HP boasted an impressive list of accomplishments this past year, including beating some of its own goals way ahead of time. In March 2019, the company said it had reached “100 percent zero deforestation with HP-branded paper two years ahead of schedule” and added that it was set to achieve “zero deforestation of paper-based packaging by 2020.” HP is one of the first companies to have its GHG emissions reduction targets approved by the Science Based Targets initiative and was one of only seven companies to earn a spot on the latest CDP Climate A List, Water A List, and Supplier Engagement leader board last year.
HP reduced its carbon footprint and energy consumption by 33%, and worked to ensure that 30% of the plastic used in its printers is closed-loop and post-consumer plastic, meaning one third of the plastic the company used has been repurposed from something else. For the future, HP has vowed to make sure “every page printed with HP will support a forest-positive future, carbon neutrality, and materials designed to reduce the impact to the planet.”
“We are redefining the power of print to create a positive, lasting change for the planet, its people, and our communities,” Enrique Lores, President of HP Inc.’s Imaging & Printing business, said in March 2019. “HP’s commitment to sustainability guides how we do business and drives the way our printers are designed, made, and used.”
HP has got a ton of other ambitious goals. HP admitted in its 2018 report that the company’s acquisition of Samsung’s printer business will increase its carbon footprint, but HP is taking steps to mitigate the damage.
Microsoft’s latest initiatives have caught the attention of those watching the sustainability of tech companies. Microsoft announced last week that it is in the process of building a number of new facilities, and the company has already committed to using 100% carbon-free electricity in those buildings.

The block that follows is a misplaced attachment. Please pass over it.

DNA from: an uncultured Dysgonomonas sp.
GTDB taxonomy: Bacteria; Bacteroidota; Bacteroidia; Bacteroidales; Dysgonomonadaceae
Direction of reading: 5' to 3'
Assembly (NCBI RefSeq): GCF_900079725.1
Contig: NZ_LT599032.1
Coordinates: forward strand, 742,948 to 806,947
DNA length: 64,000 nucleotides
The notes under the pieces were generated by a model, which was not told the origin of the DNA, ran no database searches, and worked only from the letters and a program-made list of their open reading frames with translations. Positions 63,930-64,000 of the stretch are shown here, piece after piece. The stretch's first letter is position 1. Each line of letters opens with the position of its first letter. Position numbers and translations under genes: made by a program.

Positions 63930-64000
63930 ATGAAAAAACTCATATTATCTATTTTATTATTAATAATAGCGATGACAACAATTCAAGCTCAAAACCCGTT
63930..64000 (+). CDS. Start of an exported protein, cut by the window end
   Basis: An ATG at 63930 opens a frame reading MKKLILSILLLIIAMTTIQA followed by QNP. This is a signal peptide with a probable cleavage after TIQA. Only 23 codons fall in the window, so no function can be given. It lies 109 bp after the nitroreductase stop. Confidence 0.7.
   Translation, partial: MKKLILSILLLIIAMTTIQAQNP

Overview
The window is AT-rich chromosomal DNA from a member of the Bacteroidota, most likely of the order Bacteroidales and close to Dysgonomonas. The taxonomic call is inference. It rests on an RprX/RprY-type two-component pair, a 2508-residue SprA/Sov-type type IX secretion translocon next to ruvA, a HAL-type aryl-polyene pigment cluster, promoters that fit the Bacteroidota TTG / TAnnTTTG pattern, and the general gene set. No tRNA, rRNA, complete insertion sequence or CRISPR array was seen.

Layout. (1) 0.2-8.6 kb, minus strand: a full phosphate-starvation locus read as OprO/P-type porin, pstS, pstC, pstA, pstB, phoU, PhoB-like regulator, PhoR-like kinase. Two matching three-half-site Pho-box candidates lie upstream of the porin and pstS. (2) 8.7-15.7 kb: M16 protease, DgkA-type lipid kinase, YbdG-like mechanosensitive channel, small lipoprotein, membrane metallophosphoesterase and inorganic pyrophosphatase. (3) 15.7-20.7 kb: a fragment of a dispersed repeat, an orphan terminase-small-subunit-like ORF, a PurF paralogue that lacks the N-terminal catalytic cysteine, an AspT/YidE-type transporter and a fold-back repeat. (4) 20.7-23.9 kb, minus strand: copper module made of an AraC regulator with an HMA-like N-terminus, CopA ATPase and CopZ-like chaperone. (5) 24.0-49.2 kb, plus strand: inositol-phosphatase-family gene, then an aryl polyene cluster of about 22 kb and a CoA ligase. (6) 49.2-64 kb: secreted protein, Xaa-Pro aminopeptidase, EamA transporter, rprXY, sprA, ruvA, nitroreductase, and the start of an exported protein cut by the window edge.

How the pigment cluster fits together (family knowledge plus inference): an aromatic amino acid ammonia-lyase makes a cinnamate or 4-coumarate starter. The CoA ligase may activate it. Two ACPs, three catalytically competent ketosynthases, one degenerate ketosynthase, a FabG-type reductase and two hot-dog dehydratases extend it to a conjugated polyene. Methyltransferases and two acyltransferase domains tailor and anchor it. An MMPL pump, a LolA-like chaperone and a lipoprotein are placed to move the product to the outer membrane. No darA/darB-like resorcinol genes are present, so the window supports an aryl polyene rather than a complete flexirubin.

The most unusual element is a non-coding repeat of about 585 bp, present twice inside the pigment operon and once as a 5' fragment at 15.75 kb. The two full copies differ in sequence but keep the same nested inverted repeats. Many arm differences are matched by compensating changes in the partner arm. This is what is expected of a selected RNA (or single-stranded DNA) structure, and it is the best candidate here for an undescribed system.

Microsoft’s biggest achievement is what the company has done with its data centers. By the end of the year, 60% of Microsoft’s data centers will run on renewable energy, and the company wants to reach 70% by 2023. It has also done a lot of work with environmentally-focused companies, helping them streamline their initiatives using Microsoft technology.
SEE: Photos: The 20 greenest data centers in the world (TechRepublic)
Environmental activists were somewhat underwhelmed by Microsoft’s goals for reducing its carbon footprint by 75% before 2030.
Microsoft has an internal “carbon fee” that the company uses to force its financial departments to be more eco-conscious, charging $15 per metric ton on all carbon emissions. According to the UN, Microsoft uses the money from these fees to invest in other environmentally-friendly companies.” Each quarter, Microsoft tracks and analyzes its energy use from data centers, offices, labs and manufacturing, as well as emissions associated with business air travel. Those kilowatt-hours and miles and class of air travel are then converted into tonnes of carbon,” the UN wrote on its Climate Change website. “Microsoft offsets those emissions by investing in projects that reduce carbon emissions, recycle e-waste, generate green power, make buildings more efficient, and offset emissions through community projects around the world. Each business unit contributes a proportional amount to the carbon fund based on their emissions and this year’s carbon price.”
Dell has been well-known for going against the grain with its products, attempting to make them last longer, despite the financial incentives inherent in creating devices that die quickly and need to be replaced.
In Dell’s 2018 Sustainability report, the company provided a detailed list of its goals and how far along it is in achieving them. Dell aims to reduce its global absolute greenhouse gas (GHG) emissions by 40% and are about three-quarters of the way there. Dell hopes to reach a point where 50% of the energy the company uses comes from renewable sources, but it has only been able to make it halfway there.
Dell managed to fully reach its goal of ensuring that 90% of its waste is diverted from landfills and are close to succeeding in its plan to use sustainably sourced or recyclable material in its packaging.